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Trying to find a creative solution to the Craig Kimbrel question

The closer’s market isn’t what he wanted. Is there still a way to make him happy?

World Series - Boston Red Sox v Los Angeles Dodgers - Game Three Photo by Harry How/Getty Images

Craig Kimbrel came into this offseason with some wild expectations. Granted, he was well within his rights to expect the world considering he is one of the two or three best relievers to ever live, still in his prime, hitting free agency for the first time. Still, the rumored six-year, $100 million deal he was seeking at the start of the winter was obviously absurd. If you asked him off the record, I’m sure he’d tell you his side never really expected that deal to come to fruition. It was just a negotiation tactic. It’s better to start too high than start too low and all that jazz. Now in January, however, his market has cratered to a degree that he likely never saw coming. Team after team that could use a guy like him have come out and said they won’t spend big money on a reliever or they’ve simply signed other, cheaper options.

Whatever you want to point to for reasons as to why this is happening, and whether or not you think it’s fair, there’s no doubt that this has come out of left field for Kimbrel. Even if he wasn’t entirely sincere with that nine-figure demand in November, I doubt he ever expected to have to come down this much. We don’t know what the exact market is for the closer at the moment, though we have heard reports that it is “crazy low.” Given that information, it’s probably fair to assume Kimbrel’s personal morale is also on the low end right now. It’s gotta be tough to find out the game just doesn’t value you the way you expected. The deals on the table right now probably aren’t exciting him. Of course, at a certain point you have to sign something, because he’s not just going to retire. It sucks, but it’s the way it is.

World Series - Los Angeles Dodgers v Boston Red Sox - Game Two Photo by Maddie Meyer/Getty Images

The Red Sox, as we know, are among the few teams that are actually chasing the future Hall of Famer. It’s fair to assume they haven’t made a deal that would excite Kimbrel since, you know, he hasn’t signed any contract to stay in Boston. If they do want to make sure he comes back for another run with the team — and the replacement options are quickly coming off the board — they may need to get creative with their offer. This is where Scott Boras comes in.

Now, Kimbrel isn’t a Boras client, but you just can’t escape the super agent. There are a lot of opinions on Boras among baseball fans, but you can’t deny that he is among the best in the business. There’s a reason the game’s top talents flock to him. He has a reputation of getting his clients big deals, and when he isn’t able to he is often at the forefront of new trends to help players without larger guarantees. A few years ago, he was one of the agents popularizing opt outs littered throughout deals, a trend that exploded around the league. We saw it just last year with J.D. Martinez’ deal, that has an opt-out clause after each of the next three seasons. Now, there is a new sort of option revolution starting around the league.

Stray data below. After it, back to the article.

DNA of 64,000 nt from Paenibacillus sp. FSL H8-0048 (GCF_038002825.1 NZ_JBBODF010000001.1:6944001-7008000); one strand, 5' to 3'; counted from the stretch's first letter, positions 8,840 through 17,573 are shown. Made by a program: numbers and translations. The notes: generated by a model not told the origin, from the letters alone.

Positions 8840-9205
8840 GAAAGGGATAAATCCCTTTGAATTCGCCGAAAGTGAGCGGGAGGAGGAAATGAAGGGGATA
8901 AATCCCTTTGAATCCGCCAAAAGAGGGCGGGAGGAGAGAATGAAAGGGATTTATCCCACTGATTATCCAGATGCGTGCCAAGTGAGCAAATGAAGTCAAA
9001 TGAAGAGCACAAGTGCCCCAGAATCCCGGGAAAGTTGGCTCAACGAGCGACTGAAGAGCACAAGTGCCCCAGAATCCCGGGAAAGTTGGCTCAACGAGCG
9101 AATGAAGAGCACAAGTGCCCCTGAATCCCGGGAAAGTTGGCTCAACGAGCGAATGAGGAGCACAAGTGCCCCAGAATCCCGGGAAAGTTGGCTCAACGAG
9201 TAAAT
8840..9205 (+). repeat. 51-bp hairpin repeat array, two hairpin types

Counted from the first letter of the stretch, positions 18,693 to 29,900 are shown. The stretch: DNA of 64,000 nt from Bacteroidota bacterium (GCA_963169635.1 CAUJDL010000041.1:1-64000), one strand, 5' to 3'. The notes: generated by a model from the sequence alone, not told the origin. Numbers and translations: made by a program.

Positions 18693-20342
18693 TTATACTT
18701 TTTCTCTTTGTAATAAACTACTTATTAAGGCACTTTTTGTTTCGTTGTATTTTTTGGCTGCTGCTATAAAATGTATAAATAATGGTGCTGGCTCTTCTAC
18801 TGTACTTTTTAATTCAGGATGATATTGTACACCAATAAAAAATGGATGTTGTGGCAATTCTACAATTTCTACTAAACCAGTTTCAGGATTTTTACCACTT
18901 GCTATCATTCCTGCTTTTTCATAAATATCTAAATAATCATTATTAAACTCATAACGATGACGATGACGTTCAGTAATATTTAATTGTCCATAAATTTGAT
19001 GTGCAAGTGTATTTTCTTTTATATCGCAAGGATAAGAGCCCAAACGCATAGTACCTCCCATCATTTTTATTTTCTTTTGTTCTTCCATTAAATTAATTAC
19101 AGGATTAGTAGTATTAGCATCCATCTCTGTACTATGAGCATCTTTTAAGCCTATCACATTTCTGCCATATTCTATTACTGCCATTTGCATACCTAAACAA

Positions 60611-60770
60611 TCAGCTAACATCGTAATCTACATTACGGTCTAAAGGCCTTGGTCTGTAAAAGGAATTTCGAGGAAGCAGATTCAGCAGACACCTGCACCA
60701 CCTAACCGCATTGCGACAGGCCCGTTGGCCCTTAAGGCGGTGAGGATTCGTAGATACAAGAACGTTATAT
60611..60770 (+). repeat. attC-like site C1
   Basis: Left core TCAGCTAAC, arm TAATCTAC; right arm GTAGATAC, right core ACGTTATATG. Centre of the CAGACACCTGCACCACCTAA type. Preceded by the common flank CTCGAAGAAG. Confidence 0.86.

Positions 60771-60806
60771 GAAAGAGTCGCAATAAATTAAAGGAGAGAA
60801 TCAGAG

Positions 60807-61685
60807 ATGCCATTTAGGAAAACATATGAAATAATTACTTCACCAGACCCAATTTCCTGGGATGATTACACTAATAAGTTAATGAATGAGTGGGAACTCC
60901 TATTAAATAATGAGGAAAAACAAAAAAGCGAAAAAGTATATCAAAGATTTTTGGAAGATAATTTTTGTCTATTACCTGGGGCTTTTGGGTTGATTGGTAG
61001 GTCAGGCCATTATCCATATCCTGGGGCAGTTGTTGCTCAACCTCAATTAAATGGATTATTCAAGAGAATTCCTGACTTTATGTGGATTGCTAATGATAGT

It’s called the “swellopt,” and it is just a terrible name. Boras is a smart guy, but yikes he swung and missed on naming this one. Still, it’s a bit of a complicated idea that has started to become popular in the last two years. Basically, it gives both the team and the player options to make the deal work out better for them. These deals start with a basic contract with a few guaranteed seasons, then teams generally have an opportunity to tack on a few additional years on the back end. If they decline to do so, then the player has an option to tack on a year or two to the end of the deal.

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There have been a few examples of this the last few years, with the most high-profile this winter coming from Japanese star Yusei Kikuchi. The southpaw, a Boras client, signed a contract with the Mariners last week, and it included this swellopt concept. In his deal, Kikuchi gets a base deal for three years and $43 million. After that third year, the Mariners have an opportunity to trigger a four-year extension worth $66 million. If they decline to do that, then Kikuchi has a choice to either add another year to the deal worth $13 million or he can elect to hit free agency. Jake Arrieta signed a similarly structured deal last year with the Phillies, and Zach Britton recently agreed to one of these contracts with the Yankees. All three of these players are Boras clients, but there is of course no reason this structure has to stick with one agent’s players.

The Red Sox don’t need to sign Craig Kimbrel, as there are other options available to them including just staying pat in the bullpen. If their main goal is to put the most talented team possible on the field, however, there’s no doubt that Kimbrel should be the priority at the moment. Any other option would result in a significant downgrade on the field. It’s clear that the market hasn’t met Kimbrel’s needs right now, and there’s no indication he’s going to rush into a deal he doesn’t like. When the Red Sox were waiting out Martinez a year ago, they eventually agreed to a deal that was loaded with the aforementioned opt-outs. Creativity was ultimately needed to get a deal done because Martinez was accepting less guaranteed money than he was expecting. Creativity is going to be needed again if they want to eventually sign Kimbrel, and the solution could be the horribly-named but smartly-conceptualized idea of the “swellopt.”